Attempts by lottery and sweepstakes winners to assign their earnings to churches present legal as well as ethical issues. To illustrate, the Tax Court was asked to determine whether the winner of a $50,000 sweepstakes prize could claim a charitable contribution deduction for his assignment of the prize to a church. The taxpayer had attempted to donate the $50,000 to his church prior to receiving it by instructing the sweepstakes sponsor to pay the prize directly to the church.
In denying a charitable contribution deduction, the court noted that the $50,000 had not yet been distributed. And, even if the $50,000 had been distributed directly to the church pursuant to the taxpayer's instructions, the taxpayer "would be required to report that amount as income before claiming a charitable contribution …. A subsequent attempt to assign the winnings to his church would not avoid taxation of the proceeds to him."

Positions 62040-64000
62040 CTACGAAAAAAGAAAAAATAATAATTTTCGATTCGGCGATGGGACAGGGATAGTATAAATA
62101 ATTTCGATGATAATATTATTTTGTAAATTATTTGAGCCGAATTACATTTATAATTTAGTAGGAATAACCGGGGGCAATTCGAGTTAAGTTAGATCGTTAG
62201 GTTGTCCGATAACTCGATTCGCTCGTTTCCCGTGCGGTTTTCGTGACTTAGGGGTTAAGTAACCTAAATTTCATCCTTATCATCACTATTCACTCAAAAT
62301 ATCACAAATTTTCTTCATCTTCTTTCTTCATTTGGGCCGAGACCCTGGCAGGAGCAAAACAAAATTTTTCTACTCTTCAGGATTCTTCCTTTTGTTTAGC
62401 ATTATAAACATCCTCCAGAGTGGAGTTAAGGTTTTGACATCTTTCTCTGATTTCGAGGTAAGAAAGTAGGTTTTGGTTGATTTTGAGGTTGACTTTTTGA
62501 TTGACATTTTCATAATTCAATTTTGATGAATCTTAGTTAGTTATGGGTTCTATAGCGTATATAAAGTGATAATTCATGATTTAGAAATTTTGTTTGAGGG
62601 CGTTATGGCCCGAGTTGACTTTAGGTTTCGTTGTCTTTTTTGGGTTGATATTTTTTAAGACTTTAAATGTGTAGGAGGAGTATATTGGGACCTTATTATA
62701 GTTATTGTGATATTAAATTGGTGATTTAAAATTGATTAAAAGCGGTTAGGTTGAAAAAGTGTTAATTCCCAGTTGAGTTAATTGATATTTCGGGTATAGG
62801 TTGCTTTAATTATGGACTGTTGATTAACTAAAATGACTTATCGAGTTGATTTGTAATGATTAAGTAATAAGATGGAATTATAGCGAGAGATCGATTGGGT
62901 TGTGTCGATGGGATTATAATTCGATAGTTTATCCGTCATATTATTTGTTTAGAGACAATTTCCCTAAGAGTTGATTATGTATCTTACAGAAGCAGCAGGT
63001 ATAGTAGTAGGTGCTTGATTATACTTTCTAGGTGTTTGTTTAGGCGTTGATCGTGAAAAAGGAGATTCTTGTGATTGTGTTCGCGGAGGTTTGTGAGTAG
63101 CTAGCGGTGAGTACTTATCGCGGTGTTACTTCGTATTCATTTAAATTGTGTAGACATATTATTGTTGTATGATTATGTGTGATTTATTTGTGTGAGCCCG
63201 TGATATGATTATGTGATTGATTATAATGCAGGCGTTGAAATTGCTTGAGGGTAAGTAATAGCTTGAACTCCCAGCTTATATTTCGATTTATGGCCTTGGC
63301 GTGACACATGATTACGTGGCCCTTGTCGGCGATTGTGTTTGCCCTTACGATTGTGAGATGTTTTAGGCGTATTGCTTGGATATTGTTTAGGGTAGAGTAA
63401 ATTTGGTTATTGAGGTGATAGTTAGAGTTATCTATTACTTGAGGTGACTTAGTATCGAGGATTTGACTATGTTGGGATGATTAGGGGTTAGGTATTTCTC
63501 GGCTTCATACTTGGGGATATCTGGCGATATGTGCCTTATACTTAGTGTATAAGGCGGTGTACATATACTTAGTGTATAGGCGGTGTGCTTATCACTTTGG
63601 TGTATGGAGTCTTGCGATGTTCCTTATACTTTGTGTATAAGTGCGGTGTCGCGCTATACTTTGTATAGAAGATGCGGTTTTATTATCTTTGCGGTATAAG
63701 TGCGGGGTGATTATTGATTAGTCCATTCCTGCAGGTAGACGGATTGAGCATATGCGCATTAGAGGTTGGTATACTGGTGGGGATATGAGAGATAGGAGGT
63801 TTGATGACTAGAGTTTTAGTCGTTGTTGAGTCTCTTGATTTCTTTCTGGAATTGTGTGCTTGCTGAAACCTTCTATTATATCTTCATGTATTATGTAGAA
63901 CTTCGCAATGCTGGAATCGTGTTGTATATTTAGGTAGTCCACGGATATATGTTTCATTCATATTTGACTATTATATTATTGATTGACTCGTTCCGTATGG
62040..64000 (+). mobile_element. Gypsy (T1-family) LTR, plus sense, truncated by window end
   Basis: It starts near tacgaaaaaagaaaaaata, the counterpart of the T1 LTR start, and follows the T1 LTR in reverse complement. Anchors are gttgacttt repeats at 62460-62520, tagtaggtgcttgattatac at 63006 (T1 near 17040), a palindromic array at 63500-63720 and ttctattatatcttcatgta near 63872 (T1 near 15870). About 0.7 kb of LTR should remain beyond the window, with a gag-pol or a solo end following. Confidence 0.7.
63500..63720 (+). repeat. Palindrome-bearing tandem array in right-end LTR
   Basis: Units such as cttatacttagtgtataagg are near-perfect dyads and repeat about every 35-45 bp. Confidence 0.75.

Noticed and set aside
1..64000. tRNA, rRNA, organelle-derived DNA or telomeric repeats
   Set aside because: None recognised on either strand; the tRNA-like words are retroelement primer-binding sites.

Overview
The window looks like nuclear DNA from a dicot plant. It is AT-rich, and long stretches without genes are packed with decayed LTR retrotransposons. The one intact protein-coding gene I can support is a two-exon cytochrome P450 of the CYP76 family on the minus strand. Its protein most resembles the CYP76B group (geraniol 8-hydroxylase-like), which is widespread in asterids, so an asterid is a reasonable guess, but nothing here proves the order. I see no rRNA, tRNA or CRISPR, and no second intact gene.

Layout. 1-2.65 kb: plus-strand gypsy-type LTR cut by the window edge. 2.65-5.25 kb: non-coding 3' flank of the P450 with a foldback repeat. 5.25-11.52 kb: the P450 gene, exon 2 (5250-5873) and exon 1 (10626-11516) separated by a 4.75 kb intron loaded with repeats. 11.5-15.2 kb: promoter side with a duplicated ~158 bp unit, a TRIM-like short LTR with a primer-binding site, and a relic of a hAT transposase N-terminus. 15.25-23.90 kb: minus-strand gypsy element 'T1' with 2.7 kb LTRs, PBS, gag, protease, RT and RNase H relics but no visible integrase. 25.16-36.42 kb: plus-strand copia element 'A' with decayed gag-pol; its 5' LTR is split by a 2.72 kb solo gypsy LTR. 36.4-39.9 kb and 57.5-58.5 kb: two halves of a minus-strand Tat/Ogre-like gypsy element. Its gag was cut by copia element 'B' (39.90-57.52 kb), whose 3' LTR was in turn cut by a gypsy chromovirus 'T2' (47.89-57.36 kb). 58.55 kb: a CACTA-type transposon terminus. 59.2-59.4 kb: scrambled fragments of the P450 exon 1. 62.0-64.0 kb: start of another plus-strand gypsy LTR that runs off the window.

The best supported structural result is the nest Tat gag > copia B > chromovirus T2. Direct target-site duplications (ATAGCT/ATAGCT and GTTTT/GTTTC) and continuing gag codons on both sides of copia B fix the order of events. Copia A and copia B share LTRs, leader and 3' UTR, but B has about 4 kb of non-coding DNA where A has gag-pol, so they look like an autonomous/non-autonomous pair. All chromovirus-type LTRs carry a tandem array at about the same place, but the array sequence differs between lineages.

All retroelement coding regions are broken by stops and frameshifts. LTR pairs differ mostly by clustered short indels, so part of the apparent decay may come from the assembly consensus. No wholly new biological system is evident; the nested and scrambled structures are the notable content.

Further, the court pointed out that if the taxpayer had received and reported the $50,000 as income and then donated it to his church," his deduction for the year would still be limited in accordance with section 170(b) [of the Internal Revenue Code] to 50% of his adjusted gross income."
In summary, it is not possible for a donor to "assign" income prior to receipt and thereby avoid including it in gross income. This is so even if the attempted assignment is to a church. Taxpayers who assign earned but undistributed income to a church (or any other charity) must include the assigned income in their gross income. Only then are they eligible to claim a charitable contribution deduction (assuming that they otherwise qualify). Neal v. Commissioner, 55 T.C.M. 532 (1988)